The guidelines for hitting are rather straightforward. If the dealer shows a 2 or 3, you continue to take a hit until you have a hard 13 or a soft 18. If the dealer shows 4, 5, or 6, you continue to take a hit until you reach a hard 12 or a soft 18. If the dealer shows 7 or 8, you continue to take a hit until you have a hard 17 or a soft 18. It the dealer shows anything higher than 8, you continue to take a hit until you have a hard 17 or a soft 19.
Dealer Shows Hit Until You Have
2 or 3 hard 13 or soft 18
4, 5, or 6 hard 12 or soft 18
7 or 8 hard 17 or soft 18
9, 10, or A hard 17 or soft 19
Though there is no mathematical “proof” of these principles there is actually some simple logic to them. Don’t forget that you are also playing the odds based on billions of simulations of blackjack hands. Let’s look at some of the logic.
? If the dealer shows a 7 or above, then the most likely two-card total is 17 or above (with a 10 or an A in the hole), so you are going to have to take a card on any total under 17 or likely lose.
? When the dealer shows a card less than 7, the two-card total will likely be less than 17 (it can be exactly 17 with a 6 and an A), and the dealer will be forced to take another card. Since there are more 10’s in the deck than any other denomination, the dealer will have a fairly high probability of busting and you will win.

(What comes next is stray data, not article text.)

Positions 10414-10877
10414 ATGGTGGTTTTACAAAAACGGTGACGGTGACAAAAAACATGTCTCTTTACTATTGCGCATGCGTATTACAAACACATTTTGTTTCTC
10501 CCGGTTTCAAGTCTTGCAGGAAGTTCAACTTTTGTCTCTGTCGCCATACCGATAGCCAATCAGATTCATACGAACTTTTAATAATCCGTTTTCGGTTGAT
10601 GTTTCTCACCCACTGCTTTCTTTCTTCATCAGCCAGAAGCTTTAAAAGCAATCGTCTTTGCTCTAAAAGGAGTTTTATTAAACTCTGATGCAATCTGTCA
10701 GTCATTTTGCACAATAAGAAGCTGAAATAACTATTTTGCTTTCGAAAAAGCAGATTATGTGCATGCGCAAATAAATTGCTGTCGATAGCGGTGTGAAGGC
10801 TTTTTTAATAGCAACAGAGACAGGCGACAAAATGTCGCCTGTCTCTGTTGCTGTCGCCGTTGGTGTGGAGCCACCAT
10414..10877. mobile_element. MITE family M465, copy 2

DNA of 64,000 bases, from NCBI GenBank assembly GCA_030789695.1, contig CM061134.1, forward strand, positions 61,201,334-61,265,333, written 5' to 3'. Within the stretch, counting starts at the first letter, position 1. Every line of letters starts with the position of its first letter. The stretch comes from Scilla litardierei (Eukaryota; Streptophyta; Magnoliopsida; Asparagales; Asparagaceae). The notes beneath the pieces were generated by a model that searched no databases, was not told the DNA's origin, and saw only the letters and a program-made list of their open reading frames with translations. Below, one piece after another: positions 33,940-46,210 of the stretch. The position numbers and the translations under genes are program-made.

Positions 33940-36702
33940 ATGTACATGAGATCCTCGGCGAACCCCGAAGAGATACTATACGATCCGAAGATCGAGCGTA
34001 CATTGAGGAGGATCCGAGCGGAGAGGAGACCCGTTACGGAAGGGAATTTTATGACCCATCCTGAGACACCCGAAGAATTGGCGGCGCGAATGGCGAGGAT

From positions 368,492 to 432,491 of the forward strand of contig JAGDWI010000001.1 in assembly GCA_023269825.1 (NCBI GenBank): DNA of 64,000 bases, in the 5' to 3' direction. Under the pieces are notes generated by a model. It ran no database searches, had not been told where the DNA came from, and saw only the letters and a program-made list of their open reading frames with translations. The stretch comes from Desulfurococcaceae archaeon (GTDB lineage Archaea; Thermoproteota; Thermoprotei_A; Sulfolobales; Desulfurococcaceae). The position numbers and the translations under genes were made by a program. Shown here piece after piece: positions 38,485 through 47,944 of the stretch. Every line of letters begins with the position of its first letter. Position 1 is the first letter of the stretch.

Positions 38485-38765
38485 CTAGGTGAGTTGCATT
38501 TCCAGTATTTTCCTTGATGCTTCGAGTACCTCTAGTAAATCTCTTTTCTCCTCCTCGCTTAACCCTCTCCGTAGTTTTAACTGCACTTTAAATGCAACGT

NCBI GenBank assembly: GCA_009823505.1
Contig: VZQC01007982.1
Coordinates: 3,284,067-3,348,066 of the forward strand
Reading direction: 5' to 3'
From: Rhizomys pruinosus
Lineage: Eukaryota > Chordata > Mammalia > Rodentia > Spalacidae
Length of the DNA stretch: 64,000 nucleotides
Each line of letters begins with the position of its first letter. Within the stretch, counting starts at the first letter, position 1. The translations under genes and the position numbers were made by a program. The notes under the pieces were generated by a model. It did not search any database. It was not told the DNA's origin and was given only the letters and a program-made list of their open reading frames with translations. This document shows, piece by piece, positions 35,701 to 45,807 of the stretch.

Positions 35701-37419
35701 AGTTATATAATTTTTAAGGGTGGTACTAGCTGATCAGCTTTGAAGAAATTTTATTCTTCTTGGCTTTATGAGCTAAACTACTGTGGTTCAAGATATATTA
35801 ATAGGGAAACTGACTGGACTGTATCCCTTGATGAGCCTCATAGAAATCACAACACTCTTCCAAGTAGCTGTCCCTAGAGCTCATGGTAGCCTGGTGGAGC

? If you were to take a card with a total between 12 and 16 you would be likely to bust. In situations like this the proper play is to let the dealer pull. If the high card shows up and there is a high card in the hole, you will win.
? Hit a total of 12 against a dealer 2 or 3. I’ve seen books that tell you to stand in these situations. They are wrong. You must take a card.
? Hit a 16 against a dealer’s 7. Many inexperienced players have trouble believing that this is the proper play but it is. Countless computer runs have proved it again and again. From the players point of view a total of 16 is no better than a total of 12; you can win with such totals only when the dealer breaks. Besides, there are still five cards that can help out a 16 (A, 2, 3, 4, 5).
? You take a card whenever you have A, 6 (unless you double down) and you hit an A, 7 against a 9, 10, or A. It’s true that you will sometimes find yourself going “backwards” and have a hand that is “weaker” than you just had. However, computer simulations consistently show that this is the proper play.
? It may come as a surprise to inexperienced players, but 18 is not a strong hand when facing a dealer 9, 10, or A.